The oceans are suffering from overfishing and plastic, oil, chemical and other pollutants. Thought leisure boating is not the biggest source of these problems, the boating community has a responsibility to evaluate and optimize its environmental impact. First on the agenda is a look at how marine activities strain the ocean environment.
The UK Marine Protected Areas Centre is a British resource center for news and information concerning protected maritime areas. Some years back, they put together a summary of the potential impacts of waterborne recreation—basically leisure boating. The list includes engine emissions, noise pollution, antifouling paint, waste discharge, disturbance of wildlife, erosion and turbidity.
Engine emissions primarily concern two-stroke outboards, which use technology essentially unchanged since the 1940s. A 2010 study by US scientist Russell Long indicates that worldwide, such pollution amounts to 15 times that of the Exxon Valdez oil spill of 1989.
Conventional two-stroke engines discharge as much as 30% of their oil-fuel mix into the water unburned. This justifies the increasing bans on this type of outboard. However, modern two-strokes can easily pass new emissions tests and will remain on the market. Today, the main problem is that older two-stroke engines tend to end up in Africa and other areas where poverty and weak regulations will keep them in use for years to come.
The Dangers of Antifouling Paint
When it comes to antifouling, copper and tributyltin (TBT) are the main threats to sea life. TBT is a powerful biocide with well documented negative effects, but the real risks of copper are less certain.
While regulations elsewhere become stricter every year, developing countries lag behind. More eco-friendly replacement additives for antifouling have so far struggled to equal the effectiveness of copper or TBT. And boats with more barnacles under the waterline consume more fuel.
According to PYA, the Professional Yachting Association, grey water containing detergents, bleach and other substances is another major culprit when it comes to water pollution. In contrast, blackwater from toilets is biologically degradable.
PYA suggests that the two be contained and treated in separate systems. Discharge with very high or low pH can cause major damage to ocean life, especially in areas with reduced water movement. The problem is even worse in areas with low levels of dissolved oxygen and high levels of nutrients.
Noise Pollution for Whales and Dolphins
Noise pollution is an often-overlooked negative factor for oceanic biodiversity. Captain Paul Watson, founder and CEO of the international marine wildlife conservation non-profit, Sea Shepherd, explains: “The sounds of ships and motorboats permeate the sea. And because sound travels long distances in the ocean, it interferes with the communication and navigation of whales, dolphins, tortoises and many fishes.”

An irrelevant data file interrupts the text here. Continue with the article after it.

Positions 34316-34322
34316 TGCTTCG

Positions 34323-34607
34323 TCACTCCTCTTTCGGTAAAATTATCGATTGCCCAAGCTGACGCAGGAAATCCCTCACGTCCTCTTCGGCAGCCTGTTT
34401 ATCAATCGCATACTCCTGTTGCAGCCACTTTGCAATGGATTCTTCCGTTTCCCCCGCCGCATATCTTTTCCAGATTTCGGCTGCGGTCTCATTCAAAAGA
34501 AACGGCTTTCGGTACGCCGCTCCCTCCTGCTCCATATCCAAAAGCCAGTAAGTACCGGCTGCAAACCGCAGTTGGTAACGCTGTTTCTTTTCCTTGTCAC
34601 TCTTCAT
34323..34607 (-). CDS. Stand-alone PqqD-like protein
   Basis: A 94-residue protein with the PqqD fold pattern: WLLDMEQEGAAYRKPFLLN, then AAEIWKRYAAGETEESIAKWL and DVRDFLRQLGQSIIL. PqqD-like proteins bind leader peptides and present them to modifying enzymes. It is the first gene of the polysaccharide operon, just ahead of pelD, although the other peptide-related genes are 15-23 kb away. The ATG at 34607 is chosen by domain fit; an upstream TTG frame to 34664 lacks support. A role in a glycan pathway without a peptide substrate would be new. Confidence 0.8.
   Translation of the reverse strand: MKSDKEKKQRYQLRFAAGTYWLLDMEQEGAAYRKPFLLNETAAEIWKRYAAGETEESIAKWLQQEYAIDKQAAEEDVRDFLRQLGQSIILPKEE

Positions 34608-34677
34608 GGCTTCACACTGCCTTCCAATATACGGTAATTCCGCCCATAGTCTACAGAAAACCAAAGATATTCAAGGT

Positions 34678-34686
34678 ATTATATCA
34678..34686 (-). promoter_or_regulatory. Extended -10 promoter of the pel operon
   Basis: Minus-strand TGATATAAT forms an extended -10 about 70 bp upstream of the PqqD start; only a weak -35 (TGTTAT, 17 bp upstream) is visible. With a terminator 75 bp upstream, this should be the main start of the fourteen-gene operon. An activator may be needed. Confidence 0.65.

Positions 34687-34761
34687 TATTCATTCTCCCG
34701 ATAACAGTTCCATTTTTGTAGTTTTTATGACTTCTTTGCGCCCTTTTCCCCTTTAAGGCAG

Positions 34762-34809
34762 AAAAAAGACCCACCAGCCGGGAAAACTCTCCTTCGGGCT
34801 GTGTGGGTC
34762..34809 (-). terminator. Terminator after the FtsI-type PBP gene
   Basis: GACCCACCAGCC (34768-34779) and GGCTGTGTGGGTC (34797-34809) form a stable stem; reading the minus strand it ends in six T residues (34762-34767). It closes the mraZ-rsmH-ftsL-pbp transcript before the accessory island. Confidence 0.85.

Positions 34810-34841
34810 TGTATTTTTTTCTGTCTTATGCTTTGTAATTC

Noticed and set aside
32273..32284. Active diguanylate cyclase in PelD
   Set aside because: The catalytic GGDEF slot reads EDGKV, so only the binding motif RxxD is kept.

Moreover, watercraft in the broadest sense—especially speed boats, jet skis, SUPs and canoes—can easily get close to seabirds and animals. Usually, this is not a problem. But some species are very sensitive when breeding. Close encounters can interfere with the breeding process, even preventing new offspring from surviving.
According to Watson, collisions also kill thousands of slow-moving sea animals every year, among them whales, turtles and manatees. The main danger is from fast, planing powerboats. Limiting speed and avoiding breeding areas during the reproductive period could reduce these effects significantly.
Erosion and turbidity are localized problems. Anchors, anchor chains and propeller wash can seriously damage the seabed, especially coral reefs. Of course, the most beautiful places are also the most visited. According to marinecultures.org, an environmental organization based in Switzerland, the use of permanent moorings can alleviate the problem.
Big Ships = Big Problems
The commercial shipping industry pollutes thousands of times more than recreational boating. However, it is far less regulated due to its powerful lobby and financial weight.
Still, Sea Shepherd’s Watson encourages the use of sail, paddle and oar—anything not propelled by an engine. “Sailing boats contribute very little to the problems we are dealing with here. And in the big picture, pleasure vessels as a whole represent an insignificant impact compared to the destruction and pollution caused by fishing boats and large commercial ships.”
Read more about antifouling paints and coatings on NauticExpo.